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  • Dr. Henana Berjes

Earth 2020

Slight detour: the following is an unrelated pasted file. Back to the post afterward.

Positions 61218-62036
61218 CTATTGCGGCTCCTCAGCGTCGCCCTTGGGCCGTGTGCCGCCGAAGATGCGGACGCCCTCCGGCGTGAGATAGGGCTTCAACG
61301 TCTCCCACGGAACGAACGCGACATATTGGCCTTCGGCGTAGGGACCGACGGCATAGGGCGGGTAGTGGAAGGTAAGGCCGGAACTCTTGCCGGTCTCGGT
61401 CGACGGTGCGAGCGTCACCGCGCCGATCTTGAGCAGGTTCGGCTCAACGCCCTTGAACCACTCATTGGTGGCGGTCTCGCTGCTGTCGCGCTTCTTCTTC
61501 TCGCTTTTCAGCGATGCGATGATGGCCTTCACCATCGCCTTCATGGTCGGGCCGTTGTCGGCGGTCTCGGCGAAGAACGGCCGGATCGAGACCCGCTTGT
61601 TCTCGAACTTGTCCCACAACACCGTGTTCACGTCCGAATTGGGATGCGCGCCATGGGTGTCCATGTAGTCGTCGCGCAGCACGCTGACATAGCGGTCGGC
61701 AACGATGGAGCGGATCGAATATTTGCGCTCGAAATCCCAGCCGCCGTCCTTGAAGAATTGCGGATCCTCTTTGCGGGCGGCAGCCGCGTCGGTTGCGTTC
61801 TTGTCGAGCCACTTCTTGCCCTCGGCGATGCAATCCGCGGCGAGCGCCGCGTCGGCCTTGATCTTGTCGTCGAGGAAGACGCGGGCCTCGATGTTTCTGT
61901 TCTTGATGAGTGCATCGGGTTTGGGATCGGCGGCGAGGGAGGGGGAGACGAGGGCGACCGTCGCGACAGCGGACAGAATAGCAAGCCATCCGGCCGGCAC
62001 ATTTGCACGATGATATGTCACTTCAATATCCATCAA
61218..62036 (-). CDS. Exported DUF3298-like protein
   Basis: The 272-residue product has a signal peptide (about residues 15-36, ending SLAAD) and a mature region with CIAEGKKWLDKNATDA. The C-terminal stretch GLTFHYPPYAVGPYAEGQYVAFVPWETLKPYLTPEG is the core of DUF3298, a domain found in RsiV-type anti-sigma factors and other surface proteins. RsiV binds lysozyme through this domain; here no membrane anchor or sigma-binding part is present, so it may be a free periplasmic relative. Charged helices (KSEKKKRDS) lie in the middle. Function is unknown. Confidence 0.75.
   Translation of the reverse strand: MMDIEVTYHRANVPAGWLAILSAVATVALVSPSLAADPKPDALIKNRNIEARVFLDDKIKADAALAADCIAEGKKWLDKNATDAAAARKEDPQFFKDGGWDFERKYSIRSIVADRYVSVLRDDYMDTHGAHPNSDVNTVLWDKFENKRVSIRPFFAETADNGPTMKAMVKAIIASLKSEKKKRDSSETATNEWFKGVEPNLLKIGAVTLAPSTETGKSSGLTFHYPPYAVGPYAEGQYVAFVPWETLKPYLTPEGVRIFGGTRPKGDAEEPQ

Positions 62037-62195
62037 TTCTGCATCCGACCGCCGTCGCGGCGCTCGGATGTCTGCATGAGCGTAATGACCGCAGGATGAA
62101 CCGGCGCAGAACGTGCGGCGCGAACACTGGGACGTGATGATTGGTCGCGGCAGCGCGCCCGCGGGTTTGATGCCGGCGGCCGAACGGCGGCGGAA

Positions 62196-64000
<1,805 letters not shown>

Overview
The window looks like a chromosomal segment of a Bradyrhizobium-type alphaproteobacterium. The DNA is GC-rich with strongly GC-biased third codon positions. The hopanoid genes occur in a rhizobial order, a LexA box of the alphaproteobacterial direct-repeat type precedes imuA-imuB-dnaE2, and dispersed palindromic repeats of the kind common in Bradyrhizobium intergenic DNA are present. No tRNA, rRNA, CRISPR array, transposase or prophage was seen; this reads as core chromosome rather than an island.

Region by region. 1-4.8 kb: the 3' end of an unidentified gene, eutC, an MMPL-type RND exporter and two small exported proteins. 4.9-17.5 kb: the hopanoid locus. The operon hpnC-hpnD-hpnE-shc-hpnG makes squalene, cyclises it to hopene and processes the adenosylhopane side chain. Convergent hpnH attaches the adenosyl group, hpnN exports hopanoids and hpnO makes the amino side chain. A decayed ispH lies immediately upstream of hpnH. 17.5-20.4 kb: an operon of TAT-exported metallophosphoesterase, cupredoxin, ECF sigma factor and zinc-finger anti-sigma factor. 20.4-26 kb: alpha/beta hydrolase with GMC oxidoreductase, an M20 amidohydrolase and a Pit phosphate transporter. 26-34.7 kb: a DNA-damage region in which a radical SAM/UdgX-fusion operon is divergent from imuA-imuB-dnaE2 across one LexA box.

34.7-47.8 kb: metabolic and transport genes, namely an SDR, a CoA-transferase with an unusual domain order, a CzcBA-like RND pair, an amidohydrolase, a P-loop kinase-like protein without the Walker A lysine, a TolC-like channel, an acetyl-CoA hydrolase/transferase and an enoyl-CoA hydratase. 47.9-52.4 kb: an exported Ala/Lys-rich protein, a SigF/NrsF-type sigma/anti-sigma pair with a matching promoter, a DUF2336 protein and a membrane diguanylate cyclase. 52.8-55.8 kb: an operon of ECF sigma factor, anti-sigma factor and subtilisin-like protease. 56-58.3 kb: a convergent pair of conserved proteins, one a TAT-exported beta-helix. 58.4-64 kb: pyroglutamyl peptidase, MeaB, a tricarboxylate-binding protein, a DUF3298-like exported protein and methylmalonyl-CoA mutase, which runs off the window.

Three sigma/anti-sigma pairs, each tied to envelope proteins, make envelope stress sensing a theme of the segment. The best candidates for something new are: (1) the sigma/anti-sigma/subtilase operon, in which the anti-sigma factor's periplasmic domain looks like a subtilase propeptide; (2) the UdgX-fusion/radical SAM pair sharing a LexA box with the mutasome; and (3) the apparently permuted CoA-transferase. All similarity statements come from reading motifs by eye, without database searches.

Year 2060 Location Earth.. A soft hand crawled out from below the now frozen earth and sought to hold on to something strong. Unable to find anything, it grasped an icicle and pulled itself up, the last remnant of human existence that somehow made it through the disaster. It clambered out of the freezing water which had numbed it for days and then, in the safety of the solid ice that it rested on now, the human opened his eyes. The sky was an orca shade of grey. All he could see around him were floating islands of ice and he was trapped on one. He could see bodies of species that resembled him, heaped up on the islands. Some would be alive, he wondered There was nothing green for miles; the last thing he remembers is a pandemic and an announcement on television that all routes to safety had been sealed. Why had he presumed that it would be safe inside the house? “The polar ice caps are melting,” she had said, as he sat on the couch sipping hot coffee. “Youh' over reactin,” he had replied. “The ice won't melt for decades and we'd be dead and gone by then.” “I don't think so,” she had added But he had just smiled, There had been a pandemic, something like the Spanish flu, exactly a hundred years after it but the world had been unprepared. Even after a century! His country had 10,000 nuclear warheads. He had boasted about it to his friend who lived in another country not very far from where he lived. The sky was a dull ashen grey, the colour of a corpse, perhaps. There was no sunlight just a dim bleak presence of daylight. He scrambled over the ice jutting out of the cold water and suddenly realized that his body had shrivelled and dried up; he wasn't hungry anymore. Maybe he was dead and gone. ‘No breath.’ He observed, touching the nostrils. ‘No heartbeat either.’ But what about the fine memory traces that so connected with everything he had ever known. What about the human fabric he had been in once? Had it been shed ages ago, who knows? Decades ago maybe and all that remained was a dehydrated human lookalike. He didn't feel cold, although the temperature was below freezing point. ‘Do dead men have memories?’ He looked around and saw another form raising himself over the huge ice cracks and then he saw, numerous others, all shrivelled and dried up skeletons than human forms. And they walked towards him, slowly, their steps monotonous but sturdy. He must not fear them for what's there to fear after death. Or maybe they were his perdition, in which case it was going to be a long and hard ordeal. For once, he hated eternity or the thought of it. The skin on his hands suddenly became flushed as if blood had surged through, and he realized the futility of escape. Death hadn't come upon him yet, he realized, but now it would in a very ugly form. They were slowly inching close to him, but there was no hurry for they knew he wouldn't escape. He was one of the few humans still alive, somehow, after decades of the last nuclear war. Who knew, who would have guessed that the war would have been the result of hunger? The world had been so sure of the growing economy until the pandemic had halted everything and then, people had known hunger. A sudden thump in the chest, made him realize the presence of life within. He was still human, still alive but oh, what a terrible time to be alive. He fell down on the hard ice that now pierced his listless back with gnawing cold, and then with a shudder, he opened his eyes. “What makes you sweat..?” She stood in front of him with a cup of hot coffee in her hand. “I just had a bad dream, about a pandemic and-” “A pandemic in the 21st century, you’ve got to be kidding me! It’s the polar ice caps you should be worried about,” she said turning on the television. “They are melting!”

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